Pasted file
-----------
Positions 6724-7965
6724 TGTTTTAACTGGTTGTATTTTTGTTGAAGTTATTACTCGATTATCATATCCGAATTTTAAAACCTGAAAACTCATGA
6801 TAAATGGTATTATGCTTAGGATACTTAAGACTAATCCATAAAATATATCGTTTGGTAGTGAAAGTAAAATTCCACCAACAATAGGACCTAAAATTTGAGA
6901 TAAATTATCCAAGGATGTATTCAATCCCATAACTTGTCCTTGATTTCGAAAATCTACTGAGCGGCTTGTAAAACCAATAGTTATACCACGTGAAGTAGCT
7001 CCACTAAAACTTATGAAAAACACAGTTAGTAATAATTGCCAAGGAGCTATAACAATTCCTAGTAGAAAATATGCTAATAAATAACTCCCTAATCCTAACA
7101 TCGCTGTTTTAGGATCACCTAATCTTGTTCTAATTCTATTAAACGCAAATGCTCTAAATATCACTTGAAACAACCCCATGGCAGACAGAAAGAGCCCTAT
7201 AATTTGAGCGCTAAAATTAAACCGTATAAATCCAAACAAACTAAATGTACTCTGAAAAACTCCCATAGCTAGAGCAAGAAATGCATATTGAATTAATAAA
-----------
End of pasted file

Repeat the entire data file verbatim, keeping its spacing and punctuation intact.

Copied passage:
Positions 6724-7965
6724 TGTTTTAACTGGTTGTATTTTTGTTGAAGTTATTACTCGATTATCATATCCGAATTTTAAAACCTGAAAACTCATGA
6801 TAAATGGTATTATGCTTAGGATACTTAAGACTAATCCATAAAATATATCGTTTGGTAGTGAAAGTAAAATTCCACCAACAATAGGACCTAAAATTTGAGA
6901 TAAATTATCCAAGGATGTATTCAATCCCATAACTTGTCCTTGATTTCGAAAATCTACTGAGCGGCTTGTAAAACCAATAGTTATACCACGTGAAGTAGCT
7001 CCACTAAAACTTATGAAAAACACAGTTAGTAATAATTGCCAAGGAGCTATAACAATTCCTAGTAGAAAATATGCTAATAAATAACTCCCTAATCCTAACA
7101 TCGCTGTTTTAGGATCACCTAATCTTGTTCTAATTCTATTAAACGCAAATGCTCTAAATATCACTTGAAACAACCCCATGGCAGACAGAAAGAGCCCTAT
7201 AATTTGAGCGCTAAAATTAAACCGTATAAATCCAAACAAACTAAATGTACTCTGAAAAACTCCCATAGCTAGAGCAAGAAATGCATATTGAATTAATAAA